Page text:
From Neuroscience News -- ScienceDailyRead the full article here-> http://ift.tt/1vODKb3
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2:30 AM | Changes To Bugs In The Gut Could Prevent Food Allergies
Allergic reactions to food have dramatically increased over the past 10 to 20 years. Dan Peled/AAP, CC BYBy Alexandra Miller, The Conversation and Reema Rattan, The ConversationChanging the bacteria in the gut could treat and prevent life-threatening allergies, according to research published in the Proceedings of the National Academy of Sciences (PNAS) journal today. read more

August 26, 2014

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11:47 PM | Some exceptions in biology: Worm-catching fungi
Credit: microecos.wordpress.com When most of us hear the word “predator” in the context of the natural sciences, the first thing that comes to mind is something terrifying. Something with fangs, sharp claws, venom or all of the above. Something that is to be reckoned with. Think lions, tigers, wolves, T-Rexes, you get the picture. Did …
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11:30 PM | Married Couples Who Smoke Pot Have Fewer Domestic Violence Incidents
A look at 634 couples found that the more often they smoked marijuana, the less likely they were to engage in domestic violence.   The scholars attempted to clarify inconsistent findings about domestic violence among pot-smoking couples that primarily has been based on cross-sectional data (i.e., data from one point in time). Looking at couples over the first nine years of marriage, the study found: More frequent marijuana use by husbands and wives (two-to-three times per month or […]
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11:06 PM | Holographic Noise Speculation: Maybe You Are A 2-D Hologram
The Holometer, an experiment at Fermi National Accelerator Laboratory, has started collecting data but researchers are not going to wait to start their media blitz; they are throwing out  mind-bending speculation, like that perhaps we live in a hologram. Much like characters on a television show would not know that their seemingly 3-D world exists only on a 2-D screen, we could be clueless that our 3-D space is just an illusion. The information about everything in our universe […]
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10:17 PM | Ionic Liquids: Busting Through Biofilm Shatters Defenses Of Serious Skin Infections
Biofilms are the first line of defense for harmful bacteria and make the treatment of skin infections especially difficult because microorganisms protected in a biofilm have antibiotic resistance and recalcitrance to treatment. Biofilm-protected bacteria account for some 80 percent of total bacterial infections in humans and are 50 to 1,000 times more resistant to antibiotics than simpler bacterial infections.  Biofilms often persist in the periphery of an actual wound, beneath an […]
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9:30 PM | Composition Of Earth's Mantle Revised
The makeup of the Earth's lower mantle, which makes up the largest part of the Earth by volume, is significantly different than previously thought.read more
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9:01 PM | Sorting Cells With Sound
Researchers have devised a new way to separate cells by exposing them to sound waves as they flow through a tiny channel. Separating cells with sound offers a gentler alternative to existing cell-sorting technologies, which require tagging the cells with chemicals or exposing them to stronger mechanical forces that may damage them. Their device, about the size of a dime, could be used to detect the extremely rare tumor cells that circulate in cancer patients' blood, helping doctors predict […]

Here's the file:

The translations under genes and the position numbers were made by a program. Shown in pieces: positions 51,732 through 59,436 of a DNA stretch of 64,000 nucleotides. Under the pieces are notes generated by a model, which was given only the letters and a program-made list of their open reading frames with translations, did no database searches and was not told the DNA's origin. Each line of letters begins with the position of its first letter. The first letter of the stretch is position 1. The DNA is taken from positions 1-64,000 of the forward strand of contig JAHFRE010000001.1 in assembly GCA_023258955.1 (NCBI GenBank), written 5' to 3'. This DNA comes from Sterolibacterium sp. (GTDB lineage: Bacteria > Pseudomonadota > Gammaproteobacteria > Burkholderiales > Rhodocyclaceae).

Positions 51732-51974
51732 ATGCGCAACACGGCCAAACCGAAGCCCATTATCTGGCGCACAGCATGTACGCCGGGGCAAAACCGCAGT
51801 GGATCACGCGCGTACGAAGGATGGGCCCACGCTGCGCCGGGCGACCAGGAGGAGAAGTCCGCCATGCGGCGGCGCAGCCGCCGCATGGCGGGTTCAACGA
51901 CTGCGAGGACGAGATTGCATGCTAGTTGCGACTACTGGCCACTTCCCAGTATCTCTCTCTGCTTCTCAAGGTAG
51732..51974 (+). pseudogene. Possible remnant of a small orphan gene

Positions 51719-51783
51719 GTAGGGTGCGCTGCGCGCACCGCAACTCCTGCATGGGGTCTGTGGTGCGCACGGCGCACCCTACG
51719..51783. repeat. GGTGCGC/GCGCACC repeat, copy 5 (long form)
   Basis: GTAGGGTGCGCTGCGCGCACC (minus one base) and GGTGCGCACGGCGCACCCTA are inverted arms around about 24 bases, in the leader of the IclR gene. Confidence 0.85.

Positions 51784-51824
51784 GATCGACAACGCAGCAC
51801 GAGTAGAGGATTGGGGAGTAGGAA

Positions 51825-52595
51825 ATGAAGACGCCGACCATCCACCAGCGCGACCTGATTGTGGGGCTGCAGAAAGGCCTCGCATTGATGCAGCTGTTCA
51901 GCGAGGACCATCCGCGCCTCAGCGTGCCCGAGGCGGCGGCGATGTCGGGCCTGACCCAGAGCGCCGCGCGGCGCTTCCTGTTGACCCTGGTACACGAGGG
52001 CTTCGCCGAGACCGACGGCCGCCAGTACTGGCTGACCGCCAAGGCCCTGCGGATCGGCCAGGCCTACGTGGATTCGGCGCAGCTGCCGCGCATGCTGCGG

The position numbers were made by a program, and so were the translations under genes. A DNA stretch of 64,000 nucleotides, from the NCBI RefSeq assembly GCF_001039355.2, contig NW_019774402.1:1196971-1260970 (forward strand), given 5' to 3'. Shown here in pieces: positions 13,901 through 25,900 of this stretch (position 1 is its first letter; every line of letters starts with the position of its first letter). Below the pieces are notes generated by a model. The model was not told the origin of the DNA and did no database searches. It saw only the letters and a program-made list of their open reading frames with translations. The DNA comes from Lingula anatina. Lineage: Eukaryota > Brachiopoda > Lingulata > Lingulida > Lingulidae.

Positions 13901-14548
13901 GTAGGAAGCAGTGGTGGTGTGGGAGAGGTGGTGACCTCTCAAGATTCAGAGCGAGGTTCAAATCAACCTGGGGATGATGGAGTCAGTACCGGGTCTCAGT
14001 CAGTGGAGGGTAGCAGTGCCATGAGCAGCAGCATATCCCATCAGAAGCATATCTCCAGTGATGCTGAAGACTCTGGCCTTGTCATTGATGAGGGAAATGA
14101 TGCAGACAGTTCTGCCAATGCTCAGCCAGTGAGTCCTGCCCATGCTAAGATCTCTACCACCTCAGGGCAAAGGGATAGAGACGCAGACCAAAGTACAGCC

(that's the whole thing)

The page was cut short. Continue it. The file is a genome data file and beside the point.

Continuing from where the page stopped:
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8:38 PM | Resilience Management: What The Bubonic Plague Can Teach Us About Ebola
In the 14th century, Venice was in many ways still a world power in its own right. The days when it could topple kingdoms using commerce were behind it, but it was still an important trade destination. In that period, trade meant ports and ports meant the Bubonic Plague in 1347. When it hit, some tried prayer, some tried hunting vampires, but then officials quickly began to utilize what we would now call resilience management: rather than trying to target a poorly understood […]
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7:15 PM | The man who grew eyes | Mo Costandi
Growing nerve tissue and organs is a sci-fi dream. I met the pioneering researcher who grew eyes and brain cellsThe train line from mainland Kobe is a marvel of urban transportation. Opened in 1981, Japans first driverless, fully automated train pulls out of Sannomiya station, guided smoothly along elevated tracks that stand precariously over the bustling city streets below, across the bay to the Port Island.The island, and much of the city, was razed to the ground in the Great Hanshin […]
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6:31 PM | Disillusioned Churchgoers Undergo A Moral Identity Crisis
Dsillusioned churchgoers may find it increasingly difficult to remain associated with their church, yet many also find it difficult to leave.  They have not only a moral identity crisis but deep identity crises as their most important relationships and beliefs are put at risk.  The authors of a paper in the Journal of Consumer Research conducted interviews with people who identify as former churchgoers and asked them to reflect on their experiences in leaving the church and the […]
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6:24 PM | The sound of silence
Sensory neurons receive input from the outside world and send these signals on to the rest of the nervous system. This makes the concept of ‘silence’ fairly intriguing: what happens when there is very little sensory signal for the rest … Continue reading →
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5:31 PM | Why Smoking Shouldn't Give Movies An Automatic R Rating
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5:27 PM | The Holographic Universe [we might Live in!]
Are you feeling a little… flat? Well that might be because you are only in 2 dimensions. I know what you’re thinking, insane! Well first check the name of the […]

Cowen, R. (2013). Simulations back up theory that Universe is a hologram, Nature, DOI: 10.1038/nature.2013.14328

Li W & Takayanagi T (2011). Holography and entanglement in flat spacetime., Physical review letters, 106 (14) 141301. PMID: http://www.ncbi.nlm.nih.gov/pubmed/21561179

Piao, Y. (2007). Primordial perturbation spectra in a holographic phase of the Universe, Physical Review D, 76 (4) DOI: 10.1103/PhysRevD.76.043509

George F. Smoot (2010). Go with the Flow, Average Holographic Universe, Int.J.Mod.Phys.D19:2247-2258,2010, arXiv: http://arxiv.org/abs/1003.5952v1